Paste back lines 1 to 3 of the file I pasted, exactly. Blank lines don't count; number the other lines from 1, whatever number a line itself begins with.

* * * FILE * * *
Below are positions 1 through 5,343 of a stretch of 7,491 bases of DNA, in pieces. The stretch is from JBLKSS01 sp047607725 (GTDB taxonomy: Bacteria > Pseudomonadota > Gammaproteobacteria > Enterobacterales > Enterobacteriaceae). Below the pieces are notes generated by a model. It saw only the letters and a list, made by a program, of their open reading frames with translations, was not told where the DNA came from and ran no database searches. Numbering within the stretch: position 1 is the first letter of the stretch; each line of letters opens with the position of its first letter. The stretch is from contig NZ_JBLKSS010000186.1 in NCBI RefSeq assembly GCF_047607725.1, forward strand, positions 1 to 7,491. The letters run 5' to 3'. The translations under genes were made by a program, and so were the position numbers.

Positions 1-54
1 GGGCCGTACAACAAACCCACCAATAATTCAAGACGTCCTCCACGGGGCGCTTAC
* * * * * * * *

Below are positions 1 through 5,343 of a stretch of 7,491 bases of DNA, in pieces. The stretch is from JBLKSS01 sp047607725 (GTDB taxonomy: Bacteria > Pseudomonadota > Gammaproteobacteria > Enterobacterales > Enterobacteriaceae). Below the pieces are notes generated by a model. It saw only the letters and a list, made by a program, of their open reading frames with translations, was not told where the DNA came from and ran no database searches. Numbering within the stretch: position 1 is the first letter of the stretch; each line of letters opens with the position of its first letter. The stretch is from contig NZ_JBLKSS010000186.1 in NCBI RefSeq assembly GCF_047607725.1, forward strand, positions 1 to 7,491. The letters run 5' to 3'. The translations under genes were made by a program, and so were the position numbers.

Positions 1-54
1 GGGCCGTACAACAAACCCACCAATAATTCAAGACGTCCTCCACGGGGCGCTTAC